Monday, January 08, 2007
The Potential of Stem Cells
Stem cells - which have the potential to turn into different cells in the body and could theoretically provide treatment for a number of debilitating diseases - have touched off passionate debate in recent years. Last fall, ads by actor Michael J. Fox became a factor in campaigns by stem cell friendly political candidates and a state referendum on funding of stem cell research.

Today there's more stem cell news. In a study published in Nature Biotechnology, researchers at Wake Forest University and Harvard University found cells in amniotic fluid that appear to have the same qualities as other stem cells. This discovery would seem to allow researchers to sidestep the controversial "embryonic stem cells," which can be harvested only by destroying an embryo.

When researchers injected these cells, called human AFS cells, into mice, they saw bones, muscles, and nerves grow. This has also been accomplished to varying degrees with human embryonic cells and so-called adult stem cells, such as bone marrow cells.

The goal for all of this research is to find a way to convert these stem cells into therapies that may someday treat illnesses including diabetes, Parkinson's disease and spinal cord injuries.

The new research is promising especially because these AFS cells seem to reproduce as quickly as human embryonic stem cells. Also, the supply would seem nearly limitless, because they're found in the womb of every pregnant woman. Amniotic fluid is routinely extracted from expectant mothers over 35 to check for fetal chromosome abnormalities. The cells also are present in the placenta.

This isn't the first study to show promise in stem cells taken from amniotic or placental cells. Researchers are still working to develop actual therapies - in humans - with any of these various stem cells.

In the case of these AFS cells in particular, any therapies are still many years away, according to the study's lead author, Dr Anthony Atala.

The new finding is exciting, but research on all the types of stem cells will continue. As most stem cell researchers have told us in the past, and as Dr. Atala agrees, different types of stem cells may work better for different illnesses. AFS cells may turn out to be the best for one disease, but for another, human embryonic stem cells may work best. And for yet another, adult stem cells may provide the best remedy.
This article is very interesting.
Me myself have many of these moments.
I never knew what they really ment.
I thank you for doing this article. >.<
It would be extremely interesting to know whether there has been any research done for the use of stem cells for patients with the alpha-1-antitrypsin deficiency, so common, in fact, but not well known and responsible for terrible liver diseases in children, for example, and lung deterioration in adolescents nd adults. I am searching for all knowledge available on this subject having founded, with a lung specialist, an alpha-1 association for patients in Switzerland and our members wish to work on fund raising for stem cell research.Can you help us? Thank you. Ghislaine Vautier, gvautier@worldcom.ch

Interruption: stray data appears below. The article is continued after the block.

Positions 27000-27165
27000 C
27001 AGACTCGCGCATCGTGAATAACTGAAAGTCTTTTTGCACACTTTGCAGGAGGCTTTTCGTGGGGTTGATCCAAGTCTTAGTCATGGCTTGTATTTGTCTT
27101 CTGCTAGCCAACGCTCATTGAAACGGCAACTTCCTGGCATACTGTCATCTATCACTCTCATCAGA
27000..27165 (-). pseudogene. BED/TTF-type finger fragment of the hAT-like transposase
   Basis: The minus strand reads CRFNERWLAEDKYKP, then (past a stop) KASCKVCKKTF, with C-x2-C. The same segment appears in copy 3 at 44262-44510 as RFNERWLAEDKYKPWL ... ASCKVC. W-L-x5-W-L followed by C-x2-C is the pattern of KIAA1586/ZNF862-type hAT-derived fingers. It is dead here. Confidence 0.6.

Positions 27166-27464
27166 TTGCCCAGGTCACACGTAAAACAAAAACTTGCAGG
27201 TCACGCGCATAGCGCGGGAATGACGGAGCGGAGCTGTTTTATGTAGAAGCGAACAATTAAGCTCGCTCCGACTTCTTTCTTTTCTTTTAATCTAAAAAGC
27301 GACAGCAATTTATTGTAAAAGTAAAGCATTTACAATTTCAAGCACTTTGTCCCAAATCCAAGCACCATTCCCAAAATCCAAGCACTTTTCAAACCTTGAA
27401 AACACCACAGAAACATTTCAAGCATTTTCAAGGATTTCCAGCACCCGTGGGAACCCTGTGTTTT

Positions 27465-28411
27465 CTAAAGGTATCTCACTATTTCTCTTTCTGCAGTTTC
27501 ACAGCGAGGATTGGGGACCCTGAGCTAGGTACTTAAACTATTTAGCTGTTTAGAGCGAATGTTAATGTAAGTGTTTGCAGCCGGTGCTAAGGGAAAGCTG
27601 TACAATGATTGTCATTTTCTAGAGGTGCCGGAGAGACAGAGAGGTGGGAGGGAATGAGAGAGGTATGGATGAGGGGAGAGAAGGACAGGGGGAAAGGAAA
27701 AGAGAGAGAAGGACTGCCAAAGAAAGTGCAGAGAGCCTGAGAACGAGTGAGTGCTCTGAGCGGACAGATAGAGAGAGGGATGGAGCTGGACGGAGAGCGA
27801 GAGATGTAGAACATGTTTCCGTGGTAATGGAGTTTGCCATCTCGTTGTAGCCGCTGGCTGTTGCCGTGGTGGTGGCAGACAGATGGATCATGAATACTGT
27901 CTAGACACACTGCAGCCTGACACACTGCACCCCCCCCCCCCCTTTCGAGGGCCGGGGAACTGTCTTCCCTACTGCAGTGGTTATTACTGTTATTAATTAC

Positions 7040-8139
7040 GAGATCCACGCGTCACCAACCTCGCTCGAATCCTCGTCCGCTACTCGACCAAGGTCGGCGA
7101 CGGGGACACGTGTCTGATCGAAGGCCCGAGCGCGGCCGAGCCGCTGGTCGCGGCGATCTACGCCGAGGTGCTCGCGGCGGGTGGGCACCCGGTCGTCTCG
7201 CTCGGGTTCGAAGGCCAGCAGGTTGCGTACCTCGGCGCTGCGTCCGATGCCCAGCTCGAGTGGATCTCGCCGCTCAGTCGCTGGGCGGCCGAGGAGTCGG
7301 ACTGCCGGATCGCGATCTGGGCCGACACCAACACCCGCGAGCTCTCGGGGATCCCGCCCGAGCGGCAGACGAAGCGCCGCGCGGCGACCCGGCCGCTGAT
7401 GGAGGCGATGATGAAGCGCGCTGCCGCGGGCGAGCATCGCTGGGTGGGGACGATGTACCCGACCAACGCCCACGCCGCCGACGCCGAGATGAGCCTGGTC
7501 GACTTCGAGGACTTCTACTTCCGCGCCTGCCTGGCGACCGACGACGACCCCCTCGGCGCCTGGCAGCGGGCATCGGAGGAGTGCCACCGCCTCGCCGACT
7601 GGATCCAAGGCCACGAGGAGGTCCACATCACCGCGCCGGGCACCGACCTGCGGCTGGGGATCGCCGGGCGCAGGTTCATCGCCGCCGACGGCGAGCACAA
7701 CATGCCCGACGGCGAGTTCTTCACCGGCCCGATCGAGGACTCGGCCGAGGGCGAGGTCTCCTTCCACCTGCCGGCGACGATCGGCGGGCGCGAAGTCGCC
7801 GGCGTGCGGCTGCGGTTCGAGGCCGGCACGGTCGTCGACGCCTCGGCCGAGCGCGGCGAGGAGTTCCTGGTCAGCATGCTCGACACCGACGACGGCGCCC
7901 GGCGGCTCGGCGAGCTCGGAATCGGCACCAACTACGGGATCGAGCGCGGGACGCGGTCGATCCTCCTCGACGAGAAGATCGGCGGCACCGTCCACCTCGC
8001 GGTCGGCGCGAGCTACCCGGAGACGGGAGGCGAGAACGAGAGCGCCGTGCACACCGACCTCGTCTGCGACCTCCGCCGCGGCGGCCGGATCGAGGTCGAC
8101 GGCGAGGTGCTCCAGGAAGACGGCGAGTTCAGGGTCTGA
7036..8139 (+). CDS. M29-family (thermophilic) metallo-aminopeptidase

When will CNN start to address autoimmune disorders. I have lupus and Sjogren's Syndrome and autoimmune disorders are more complicated than cancers and just as deadly and I am tired by the lack of concern by the media. I want CNN do a series of specials and call it "Friendly Fire: When the Body Attacks Itself"
Hey Dr. Sanjay:
At 75 it is a little late for me to find my way into Medical School, however you can clarify a point for me. Who do my Stem cells belong to? Bush?
If it is possible to harvest stem cells from this living body I assume is mine, then where do I line up?
If I can donate blood, or a kidney what's stopping me from donating some adult stem cells; even while I'm alive?
The wealthy Republican donors don't want to suffer from life threatening and debilitating diseases, and they are the ones with the most influence on the vote. So they would be more then glad to help stem cell research. Yet, Relations between stem cell research and abortion are greatly similar, and since they had already gone with the Christian movement to go against abortion they would be hypocritical in going with stem cell research.
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